Posted May 17, 2010 10:30 am CDT
When 53-year-old Robin Wood begins law school this fall at the University of Maryland, she’ll have a mentor waiting: her 25-year-old daughter, Portia, who will be a 3L.
Andrea Thomas, who is 52, followed the example of her mother when she graduated last week from the University of the District of Columbia’s law school. Thomas’ mother, Lenora, was 66 when she graduated from the same school in 1997.
The mother-daughter duos are profiled by Washington Post columnist Courtland Milloy, who calls their pursuit of education “an increasingly familiar story” about older women going back to school. These African-American women, he says, are “inspired by one another and motivated by an unwavering belief that education is the key to self-improvement, professional advancement and even freedom itself.”
Milloy praises the women and their goals to use higher education to help others, but expresses some concern that black men aren’t as convinced about the value of school. The article cites 2009 statistics showing black women made up 61.7 percent of the African-American enrollment at the nation’s 50 highest-ranked law schools.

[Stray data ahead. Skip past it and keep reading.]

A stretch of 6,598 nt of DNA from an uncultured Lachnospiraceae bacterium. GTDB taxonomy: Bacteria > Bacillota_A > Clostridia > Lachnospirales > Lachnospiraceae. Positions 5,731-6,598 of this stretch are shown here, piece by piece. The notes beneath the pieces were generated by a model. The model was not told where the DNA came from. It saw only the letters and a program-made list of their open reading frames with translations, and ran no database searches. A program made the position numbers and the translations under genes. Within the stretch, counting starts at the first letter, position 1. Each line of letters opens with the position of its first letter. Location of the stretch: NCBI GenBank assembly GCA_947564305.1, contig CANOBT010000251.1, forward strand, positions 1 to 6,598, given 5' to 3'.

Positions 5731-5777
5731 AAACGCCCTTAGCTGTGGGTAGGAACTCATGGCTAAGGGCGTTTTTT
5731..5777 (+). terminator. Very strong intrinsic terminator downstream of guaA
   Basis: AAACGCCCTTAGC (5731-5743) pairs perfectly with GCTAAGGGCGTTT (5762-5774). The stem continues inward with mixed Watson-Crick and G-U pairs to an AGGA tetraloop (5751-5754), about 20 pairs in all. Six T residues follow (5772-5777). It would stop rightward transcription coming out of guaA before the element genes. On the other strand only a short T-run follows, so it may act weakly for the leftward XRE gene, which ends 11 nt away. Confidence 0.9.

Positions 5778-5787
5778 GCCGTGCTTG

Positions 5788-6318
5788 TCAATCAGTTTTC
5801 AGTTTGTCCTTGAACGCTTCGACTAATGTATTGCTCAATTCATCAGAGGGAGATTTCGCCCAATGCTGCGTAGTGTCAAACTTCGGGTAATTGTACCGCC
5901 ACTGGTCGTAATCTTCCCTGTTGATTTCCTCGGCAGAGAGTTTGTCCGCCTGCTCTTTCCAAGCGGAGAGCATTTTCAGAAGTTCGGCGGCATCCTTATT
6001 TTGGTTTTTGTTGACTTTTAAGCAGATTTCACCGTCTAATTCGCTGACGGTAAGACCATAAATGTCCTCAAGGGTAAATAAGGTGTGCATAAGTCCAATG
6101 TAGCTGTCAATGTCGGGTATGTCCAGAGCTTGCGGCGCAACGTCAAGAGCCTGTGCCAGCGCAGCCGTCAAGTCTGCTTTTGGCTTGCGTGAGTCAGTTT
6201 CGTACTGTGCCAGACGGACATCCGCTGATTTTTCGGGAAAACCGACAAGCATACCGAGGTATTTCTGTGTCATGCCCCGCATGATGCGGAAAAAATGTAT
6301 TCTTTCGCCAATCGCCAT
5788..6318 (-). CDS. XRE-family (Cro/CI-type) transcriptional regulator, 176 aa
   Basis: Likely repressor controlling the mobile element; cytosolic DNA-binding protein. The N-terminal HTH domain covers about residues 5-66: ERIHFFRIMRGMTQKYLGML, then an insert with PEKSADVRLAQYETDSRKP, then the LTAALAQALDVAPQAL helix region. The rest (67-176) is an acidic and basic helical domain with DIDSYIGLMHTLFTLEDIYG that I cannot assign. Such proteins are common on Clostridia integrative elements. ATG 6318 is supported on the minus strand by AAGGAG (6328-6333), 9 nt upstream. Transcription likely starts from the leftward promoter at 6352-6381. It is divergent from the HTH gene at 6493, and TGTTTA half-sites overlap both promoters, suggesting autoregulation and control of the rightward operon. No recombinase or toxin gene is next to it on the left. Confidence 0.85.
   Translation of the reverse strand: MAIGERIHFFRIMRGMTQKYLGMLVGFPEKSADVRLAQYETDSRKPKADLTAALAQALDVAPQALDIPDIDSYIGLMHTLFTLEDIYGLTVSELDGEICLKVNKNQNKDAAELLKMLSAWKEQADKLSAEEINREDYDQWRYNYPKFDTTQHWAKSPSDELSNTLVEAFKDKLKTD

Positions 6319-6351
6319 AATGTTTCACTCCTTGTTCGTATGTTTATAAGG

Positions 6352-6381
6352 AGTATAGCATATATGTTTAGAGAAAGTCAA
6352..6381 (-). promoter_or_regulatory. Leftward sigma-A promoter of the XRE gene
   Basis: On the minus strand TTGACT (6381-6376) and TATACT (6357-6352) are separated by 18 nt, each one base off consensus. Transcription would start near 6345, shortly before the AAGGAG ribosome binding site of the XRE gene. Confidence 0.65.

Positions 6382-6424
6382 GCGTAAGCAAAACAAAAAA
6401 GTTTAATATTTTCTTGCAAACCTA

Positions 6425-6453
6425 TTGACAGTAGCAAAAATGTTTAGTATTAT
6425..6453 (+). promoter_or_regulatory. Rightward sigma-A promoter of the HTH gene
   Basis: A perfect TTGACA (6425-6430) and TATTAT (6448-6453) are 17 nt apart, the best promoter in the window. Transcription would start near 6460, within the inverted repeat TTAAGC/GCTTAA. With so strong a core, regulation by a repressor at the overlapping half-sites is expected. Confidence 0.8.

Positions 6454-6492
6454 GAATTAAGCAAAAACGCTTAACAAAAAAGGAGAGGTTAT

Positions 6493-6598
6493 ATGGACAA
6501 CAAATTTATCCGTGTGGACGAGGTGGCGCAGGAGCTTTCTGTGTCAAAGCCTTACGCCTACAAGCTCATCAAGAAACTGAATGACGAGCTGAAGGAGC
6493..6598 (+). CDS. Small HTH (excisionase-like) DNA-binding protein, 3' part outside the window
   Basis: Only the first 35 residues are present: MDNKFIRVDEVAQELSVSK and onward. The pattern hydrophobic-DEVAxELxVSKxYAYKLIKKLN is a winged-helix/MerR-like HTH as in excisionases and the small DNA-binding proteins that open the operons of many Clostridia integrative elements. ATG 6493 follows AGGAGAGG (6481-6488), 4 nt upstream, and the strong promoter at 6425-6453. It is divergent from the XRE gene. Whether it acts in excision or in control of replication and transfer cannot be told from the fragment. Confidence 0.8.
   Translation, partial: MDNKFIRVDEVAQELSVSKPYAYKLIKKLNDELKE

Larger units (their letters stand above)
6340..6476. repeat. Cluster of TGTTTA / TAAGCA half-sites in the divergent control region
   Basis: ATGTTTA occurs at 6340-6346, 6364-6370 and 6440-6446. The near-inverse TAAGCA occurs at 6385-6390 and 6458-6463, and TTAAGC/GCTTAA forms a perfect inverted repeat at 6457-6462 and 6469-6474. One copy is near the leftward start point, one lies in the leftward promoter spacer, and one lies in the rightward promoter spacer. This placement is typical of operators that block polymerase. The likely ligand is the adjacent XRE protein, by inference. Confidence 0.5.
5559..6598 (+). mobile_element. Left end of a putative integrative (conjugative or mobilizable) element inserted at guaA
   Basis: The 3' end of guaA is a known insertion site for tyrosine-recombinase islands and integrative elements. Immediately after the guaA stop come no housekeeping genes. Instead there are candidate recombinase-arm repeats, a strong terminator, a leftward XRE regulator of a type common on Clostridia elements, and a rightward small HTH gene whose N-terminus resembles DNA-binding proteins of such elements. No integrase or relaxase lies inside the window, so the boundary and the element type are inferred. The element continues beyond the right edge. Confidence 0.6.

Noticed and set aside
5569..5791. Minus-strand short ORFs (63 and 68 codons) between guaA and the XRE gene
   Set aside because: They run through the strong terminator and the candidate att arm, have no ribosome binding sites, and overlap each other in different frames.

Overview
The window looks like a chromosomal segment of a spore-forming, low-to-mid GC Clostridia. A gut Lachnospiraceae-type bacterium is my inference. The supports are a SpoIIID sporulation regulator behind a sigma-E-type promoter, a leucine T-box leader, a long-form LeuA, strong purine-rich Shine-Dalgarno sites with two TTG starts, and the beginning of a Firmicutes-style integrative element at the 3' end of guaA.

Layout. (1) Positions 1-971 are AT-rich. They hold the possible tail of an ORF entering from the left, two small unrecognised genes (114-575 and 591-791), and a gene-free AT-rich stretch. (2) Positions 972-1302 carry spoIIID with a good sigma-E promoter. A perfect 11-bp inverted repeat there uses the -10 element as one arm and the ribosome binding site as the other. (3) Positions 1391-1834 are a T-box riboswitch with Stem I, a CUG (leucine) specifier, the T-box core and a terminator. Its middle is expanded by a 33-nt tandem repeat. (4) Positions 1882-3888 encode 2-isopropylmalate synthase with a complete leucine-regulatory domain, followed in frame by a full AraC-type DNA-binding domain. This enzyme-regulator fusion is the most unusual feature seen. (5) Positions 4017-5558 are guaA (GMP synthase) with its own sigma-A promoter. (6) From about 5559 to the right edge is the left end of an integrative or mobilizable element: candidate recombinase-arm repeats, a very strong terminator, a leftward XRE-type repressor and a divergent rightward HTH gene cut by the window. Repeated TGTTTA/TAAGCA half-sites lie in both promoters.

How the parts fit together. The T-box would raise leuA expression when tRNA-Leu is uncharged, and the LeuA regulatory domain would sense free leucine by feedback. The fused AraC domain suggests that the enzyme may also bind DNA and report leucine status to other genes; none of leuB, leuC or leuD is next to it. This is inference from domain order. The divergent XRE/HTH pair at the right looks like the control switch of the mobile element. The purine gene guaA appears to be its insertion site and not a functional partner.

Andrea Thomas told the Post that she is a retired commander from the U.S. Coast Guard and hopes to use her law degree to help veterans. Robin Wood, who has worked at the Robert Wood Johnson Foundation and other nonprofits, hopes to improve the justice system.
“We must find alternatives to incarceration and make sure our kids—especially black boys—get in and out of school and become gainfully employed,” Wood told the newspaper.